What feminist discourses do is detrimental to women’s intellectual, moral and physical quality of life because it is no longer about defending women in the public space and endowing them with their rights (something necessary and defensible that, in addition, Islam has always granted), but now it is about making women less women and men less men, they are given responsibilities that are now taken away from men and they lose their ability to protect woman.

The reason for a strong social breakdown in non-Muslim societies is because there is no one who provides education, family solidarity, ethical principles and, above all, love. Women neglect their families and their places are not occupied by anyone, nor by men. The equality they have given women was deformed to the degree of affecting other social actors: children, adults, people with disabilities, etc.

Islam gives a great and important position to women in relation to their personal and social life, establishes guidelines, priorities, rights, responsibilities and ethics. Just look at the examples of the women mentioned above to know how much exemplar they are. In Islamic societies there are not the same problems as in “Western societies”, each one must deal with their affairs but ours are far from being spaces for women.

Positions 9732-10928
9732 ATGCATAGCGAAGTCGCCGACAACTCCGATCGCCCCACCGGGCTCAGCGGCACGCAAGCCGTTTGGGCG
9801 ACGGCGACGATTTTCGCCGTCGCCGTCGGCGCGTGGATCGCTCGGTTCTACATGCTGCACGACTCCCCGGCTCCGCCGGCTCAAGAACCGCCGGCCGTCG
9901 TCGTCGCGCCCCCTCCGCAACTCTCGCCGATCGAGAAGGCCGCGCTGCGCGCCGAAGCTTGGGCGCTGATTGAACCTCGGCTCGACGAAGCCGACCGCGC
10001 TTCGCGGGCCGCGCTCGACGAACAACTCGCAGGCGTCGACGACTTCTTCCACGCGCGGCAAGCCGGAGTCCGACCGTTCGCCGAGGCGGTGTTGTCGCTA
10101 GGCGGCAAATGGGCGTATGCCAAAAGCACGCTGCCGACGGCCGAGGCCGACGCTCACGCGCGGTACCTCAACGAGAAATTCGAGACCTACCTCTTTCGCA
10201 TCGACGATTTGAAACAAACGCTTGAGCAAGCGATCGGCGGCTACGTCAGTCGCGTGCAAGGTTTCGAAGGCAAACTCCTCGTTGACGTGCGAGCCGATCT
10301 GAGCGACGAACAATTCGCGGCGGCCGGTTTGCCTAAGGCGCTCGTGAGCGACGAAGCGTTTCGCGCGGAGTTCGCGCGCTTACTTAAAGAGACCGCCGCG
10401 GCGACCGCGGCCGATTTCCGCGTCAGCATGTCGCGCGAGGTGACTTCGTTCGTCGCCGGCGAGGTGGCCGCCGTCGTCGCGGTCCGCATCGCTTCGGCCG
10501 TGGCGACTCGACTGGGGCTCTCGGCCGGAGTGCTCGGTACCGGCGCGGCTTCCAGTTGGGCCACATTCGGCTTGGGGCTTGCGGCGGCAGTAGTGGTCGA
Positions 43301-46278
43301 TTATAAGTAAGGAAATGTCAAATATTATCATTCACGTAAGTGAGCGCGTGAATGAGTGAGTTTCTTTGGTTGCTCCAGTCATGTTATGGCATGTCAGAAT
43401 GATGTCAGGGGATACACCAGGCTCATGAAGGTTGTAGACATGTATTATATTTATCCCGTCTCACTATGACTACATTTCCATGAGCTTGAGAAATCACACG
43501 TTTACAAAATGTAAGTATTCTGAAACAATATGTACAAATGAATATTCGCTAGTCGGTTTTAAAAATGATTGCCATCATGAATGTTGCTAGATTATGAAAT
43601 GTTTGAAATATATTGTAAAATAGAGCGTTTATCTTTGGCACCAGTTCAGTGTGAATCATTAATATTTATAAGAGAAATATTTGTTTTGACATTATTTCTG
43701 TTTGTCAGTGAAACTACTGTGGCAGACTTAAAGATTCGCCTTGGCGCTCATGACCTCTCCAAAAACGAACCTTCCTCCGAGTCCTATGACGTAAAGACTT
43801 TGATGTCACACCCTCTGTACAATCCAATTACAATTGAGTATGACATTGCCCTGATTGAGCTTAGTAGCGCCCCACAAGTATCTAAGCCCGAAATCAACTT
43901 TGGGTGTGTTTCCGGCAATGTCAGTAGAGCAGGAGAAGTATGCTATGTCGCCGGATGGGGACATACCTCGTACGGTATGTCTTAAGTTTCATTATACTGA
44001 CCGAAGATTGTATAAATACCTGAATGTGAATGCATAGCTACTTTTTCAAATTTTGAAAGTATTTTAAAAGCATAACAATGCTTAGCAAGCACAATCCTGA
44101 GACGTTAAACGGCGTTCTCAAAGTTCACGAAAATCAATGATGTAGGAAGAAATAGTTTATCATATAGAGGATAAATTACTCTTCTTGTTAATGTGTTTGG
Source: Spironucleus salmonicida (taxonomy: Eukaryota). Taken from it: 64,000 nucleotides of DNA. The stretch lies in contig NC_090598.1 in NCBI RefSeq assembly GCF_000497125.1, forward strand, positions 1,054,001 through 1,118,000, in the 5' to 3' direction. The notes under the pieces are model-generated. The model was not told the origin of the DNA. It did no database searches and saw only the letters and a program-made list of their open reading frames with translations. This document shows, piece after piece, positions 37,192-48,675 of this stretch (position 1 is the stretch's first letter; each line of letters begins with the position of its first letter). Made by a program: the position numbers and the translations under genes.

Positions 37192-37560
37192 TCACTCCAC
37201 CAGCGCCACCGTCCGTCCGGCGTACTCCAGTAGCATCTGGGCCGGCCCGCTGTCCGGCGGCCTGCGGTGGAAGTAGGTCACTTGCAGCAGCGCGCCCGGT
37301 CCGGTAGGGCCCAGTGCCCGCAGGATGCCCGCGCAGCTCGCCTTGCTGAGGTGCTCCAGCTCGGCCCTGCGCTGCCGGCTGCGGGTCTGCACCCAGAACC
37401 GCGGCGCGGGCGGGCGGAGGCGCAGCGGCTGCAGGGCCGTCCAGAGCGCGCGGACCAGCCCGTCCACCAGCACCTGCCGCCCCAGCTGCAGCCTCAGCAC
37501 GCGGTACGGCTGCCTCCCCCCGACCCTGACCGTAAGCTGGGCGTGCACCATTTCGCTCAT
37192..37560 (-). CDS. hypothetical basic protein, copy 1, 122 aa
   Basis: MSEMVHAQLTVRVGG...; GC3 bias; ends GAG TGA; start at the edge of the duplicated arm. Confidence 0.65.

What resources and issues do Shia Muslim women need in your country to get more knowledge of Islam?

We need specialists in each subject, books of Islamic knowledge specialized in women and Islam in general. We are lacking tools to help other women – Muslims or not – from domestic violence here, from harassment against them, to help single mothers and abandoned mothers. Of the problems that afflict the women of my community. I’m sure that each one of us can be ambassadors of Islam but, above all, instruments to support the society in which we live.

In your opinion, how can Islam help girls, women and mothers in Western countries to achieve a better quality of life?

If we can train ourselves, access reliable sources of knowledge, Islam will open the eyes of many people living in ignorance. If we study the biographies of Islam’s great people and if we follow their methods, it could be a good beginning. Encourage women to reading and research could be another face of Islam and women.

Ref.: shafaqna.com